Written for Rita Numerof, PhD, President, Numerof & Associates
In a steady stream of news stories, health systems put quality care and positive patient outcomes on the back burner as they try to haul in as much money as they can.
Denying coverage for mental health issues and burdening patients with surprise medical bills make it seem that providers are asking, “How many ways can we say no?” This is common in the current payment environment, and it must stop.
With the current model, too many providers do only what they get paid to do, and no more. Providing the highest quality care—no matter the cost—isn’t anywhere near top of mind.
A system recently retained a management consulting firm, not to streamline processes or give caregivers the resources they need, but solely to achieve a predetermined cost—$120 million over a three-year period. They dubbed their project “accelerating excellence.”
If that organization were truly striving for excellence, it would be pursuing two main objectives: meaningful patient outcomes and cost-efficient, accessible care.
More and more patients are saddled with “balance bills”—charges that physicians who practice independently bill after the insurance company pays its share. For example, a patient who scheduled surgery with an in-network physician is hit with a surprise bill from an out-of-network anesthesiologist who assisted in the procedure.
This happens far too often. In the last year, four in ten insured patients ages 18-64 received an unexpected medical bill, usually from an out-of-network provider. In some instances, a patient must file a successful lawsuit, or foot the entire bill out of their own pocket.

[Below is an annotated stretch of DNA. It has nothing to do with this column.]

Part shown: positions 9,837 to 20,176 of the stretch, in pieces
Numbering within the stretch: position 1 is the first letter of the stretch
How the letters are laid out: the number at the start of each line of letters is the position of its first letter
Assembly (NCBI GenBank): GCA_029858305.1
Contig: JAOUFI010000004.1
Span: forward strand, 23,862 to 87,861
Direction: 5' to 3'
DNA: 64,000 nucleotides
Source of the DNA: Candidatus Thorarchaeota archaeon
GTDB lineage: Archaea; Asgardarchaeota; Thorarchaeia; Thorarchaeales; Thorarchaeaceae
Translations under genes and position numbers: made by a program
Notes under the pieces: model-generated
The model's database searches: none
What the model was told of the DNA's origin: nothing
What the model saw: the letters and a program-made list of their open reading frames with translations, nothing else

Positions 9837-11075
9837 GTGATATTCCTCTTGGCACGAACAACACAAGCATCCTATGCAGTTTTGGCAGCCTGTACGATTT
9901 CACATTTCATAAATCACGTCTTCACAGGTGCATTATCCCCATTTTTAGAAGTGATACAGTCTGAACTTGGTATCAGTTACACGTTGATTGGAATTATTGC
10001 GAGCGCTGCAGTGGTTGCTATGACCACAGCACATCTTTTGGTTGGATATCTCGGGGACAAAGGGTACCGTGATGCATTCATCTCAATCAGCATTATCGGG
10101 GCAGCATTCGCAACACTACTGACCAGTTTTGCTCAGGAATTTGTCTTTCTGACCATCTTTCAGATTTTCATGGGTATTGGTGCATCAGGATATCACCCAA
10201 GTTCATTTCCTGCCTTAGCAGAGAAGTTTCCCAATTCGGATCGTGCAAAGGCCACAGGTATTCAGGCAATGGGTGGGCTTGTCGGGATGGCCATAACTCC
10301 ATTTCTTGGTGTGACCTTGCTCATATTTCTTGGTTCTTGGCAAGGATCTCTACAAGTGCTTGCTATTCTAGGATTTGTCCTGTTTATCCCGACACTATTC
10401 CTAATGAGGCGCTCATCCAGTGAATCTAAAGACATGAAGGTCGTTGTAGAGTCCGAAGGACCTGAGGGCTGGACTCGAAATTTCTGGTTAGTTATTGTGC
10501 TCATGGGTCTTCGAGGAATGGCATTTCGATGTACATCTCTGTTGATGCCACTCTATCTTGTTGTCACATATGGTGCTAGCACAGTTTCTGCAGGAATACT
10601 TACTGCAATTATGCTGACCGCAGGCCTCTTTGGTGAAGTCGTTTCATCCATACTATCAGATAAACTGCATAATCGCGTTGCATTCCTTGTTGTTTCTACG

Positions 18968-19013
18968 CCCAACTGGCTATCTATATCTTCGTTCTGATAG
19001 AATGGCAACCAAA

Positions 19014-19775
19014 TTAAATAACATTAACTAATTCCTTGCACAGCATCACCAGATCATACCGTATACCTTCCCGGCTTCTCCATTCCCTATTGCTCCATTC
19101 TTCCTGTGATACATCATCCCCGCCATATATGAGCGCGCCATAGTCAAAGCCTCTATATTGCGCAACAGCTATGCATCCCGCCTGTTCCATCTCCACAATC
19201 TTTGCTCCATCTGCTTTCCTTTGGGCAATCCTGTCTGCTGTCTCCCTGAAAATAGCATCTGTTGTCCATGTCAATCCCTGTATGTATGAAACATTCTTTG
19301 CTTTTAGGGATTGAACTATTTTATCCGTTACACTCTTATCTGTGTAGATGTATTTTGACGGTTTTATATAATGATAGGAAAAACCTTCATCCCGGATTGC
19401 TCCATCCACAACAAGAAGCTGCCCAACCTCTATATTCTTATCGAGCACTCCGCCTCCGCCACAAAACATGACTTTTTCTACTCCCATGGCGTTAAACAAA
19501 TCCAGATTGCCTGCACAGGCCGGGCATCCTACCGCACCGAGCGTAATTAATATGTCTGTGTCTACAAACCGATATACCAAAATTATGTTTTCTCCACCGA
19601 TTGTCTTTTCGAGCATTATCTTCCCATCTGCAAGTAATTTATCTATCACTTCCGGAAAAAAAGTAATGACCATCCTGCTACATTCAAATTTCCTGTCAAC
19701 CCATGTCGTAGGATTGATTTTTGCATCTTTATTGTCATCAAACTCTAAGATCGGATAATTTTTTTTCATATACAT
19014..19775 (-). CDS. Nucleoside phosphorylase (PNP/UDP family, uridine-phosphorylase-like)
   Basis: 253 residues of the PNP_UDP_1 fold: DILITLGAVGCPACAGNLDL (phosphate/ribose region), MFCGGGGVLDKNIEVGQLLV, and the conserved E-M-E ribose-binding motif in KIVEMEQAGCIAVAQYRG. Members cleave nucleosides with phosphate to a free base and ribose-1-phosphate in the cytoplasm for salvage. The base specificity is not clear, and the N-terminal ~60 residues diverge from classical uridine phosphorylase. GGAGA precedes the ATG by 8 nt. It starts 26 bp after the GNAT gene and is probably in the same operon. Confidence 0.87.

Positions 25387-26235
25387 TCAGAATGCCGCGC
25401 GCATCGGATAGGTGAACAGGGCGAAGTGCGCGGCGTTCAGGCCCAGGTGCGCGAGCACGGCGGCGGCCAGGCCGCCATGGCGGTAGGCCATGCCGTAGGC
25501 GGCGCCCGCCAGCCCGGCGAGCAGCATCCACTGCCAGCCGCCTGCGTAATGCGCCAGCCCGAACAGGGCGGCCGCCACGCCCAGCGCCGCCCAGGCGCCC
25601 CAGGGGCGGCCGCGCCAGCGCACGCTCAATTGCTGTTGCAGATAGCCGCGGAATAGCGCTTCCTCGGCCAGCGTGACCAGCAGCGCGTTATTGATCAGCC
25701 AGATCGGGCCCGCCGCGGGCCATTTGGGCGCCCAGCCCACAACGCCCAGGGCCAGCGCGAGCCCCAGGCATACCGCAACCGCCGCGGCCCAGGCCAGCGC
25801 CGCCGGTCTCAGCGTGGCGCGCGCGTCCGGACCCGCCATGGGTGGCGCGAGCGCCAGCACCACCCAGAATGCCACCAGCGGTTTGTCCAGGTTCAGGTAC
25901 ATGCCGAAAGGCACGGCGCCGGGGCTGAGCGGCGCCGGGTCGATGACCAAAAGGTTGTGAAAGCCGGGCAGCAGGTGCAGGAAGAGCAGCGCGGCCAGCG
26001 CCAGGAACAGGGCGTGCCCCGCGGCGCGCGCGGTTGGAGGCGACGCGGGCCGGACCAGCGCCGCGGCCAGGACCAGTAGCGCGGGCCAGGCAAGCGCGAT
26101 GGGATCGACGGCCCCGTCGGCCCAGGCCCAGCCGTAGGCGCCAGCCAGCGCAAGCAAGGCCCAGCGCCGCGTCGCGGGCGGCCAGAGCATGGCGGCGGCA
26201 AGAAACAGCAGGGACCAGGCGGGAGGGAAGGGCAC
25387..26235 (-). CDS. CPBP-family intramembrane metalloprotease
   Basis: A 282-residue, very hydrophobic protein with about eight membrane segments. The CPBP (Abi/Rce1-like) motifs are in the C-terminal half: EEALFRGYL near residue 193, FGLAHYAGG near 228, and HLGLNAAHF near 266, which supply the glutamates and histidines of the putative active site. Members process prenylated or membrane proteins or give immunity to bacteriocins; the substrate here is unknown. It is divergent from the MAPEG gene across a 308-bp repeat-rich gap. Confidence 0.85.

And here is a wake-up call for providers around the country: Walmart has partnered with a third party to create an imaging network for performing MRI and CT scans for employees. A senior-level Walmart executive characterized the network this way: “It’s the right machines and the right readers, with negotiated rates.”
These unsettling examples reveal the pervasive lack of business discipline in healthcare delivery. It’s nothing new. Years ago, many systems didn’t implement the core disciplines needed for efficient operations, and today, too many patients shoulder high costs and receive lackluster care.
But there is a solution: A consumer-centered, market-based payment model with transparency in costs and quality, accountability with payments tied to outcomes, and real competition based on easily available, consumer-friendly data.
This model is at the heart of population health management. Population management practices facilitate the right care, in the right setting, at the lowest price. Systems can’t drag their feet any longer on this—they must take action now.
When population management works well, acute care is reduced, total costs are lower and “healthcare” finally becomes more than just “sick care.”
Some systems struggle with aspects of population health management, especially the variations in cost and quality at the individual physician level.
But there are key actions that enable this approach to thrive:
Contract with entities outside a health system’s direct control
Develop clear processes to meet contractual obligations
Establish productive relationships with payers and employers
Identify, collect and analyze data to support value claims
Implementing population healthcare can seem like a daunting task, but systems must know this: To be relevant and to thrive—actually, to survive—in today’s competitive marketplace, they need to make this change and provide the cost-efficient, high-quality care that patients expect and deserve.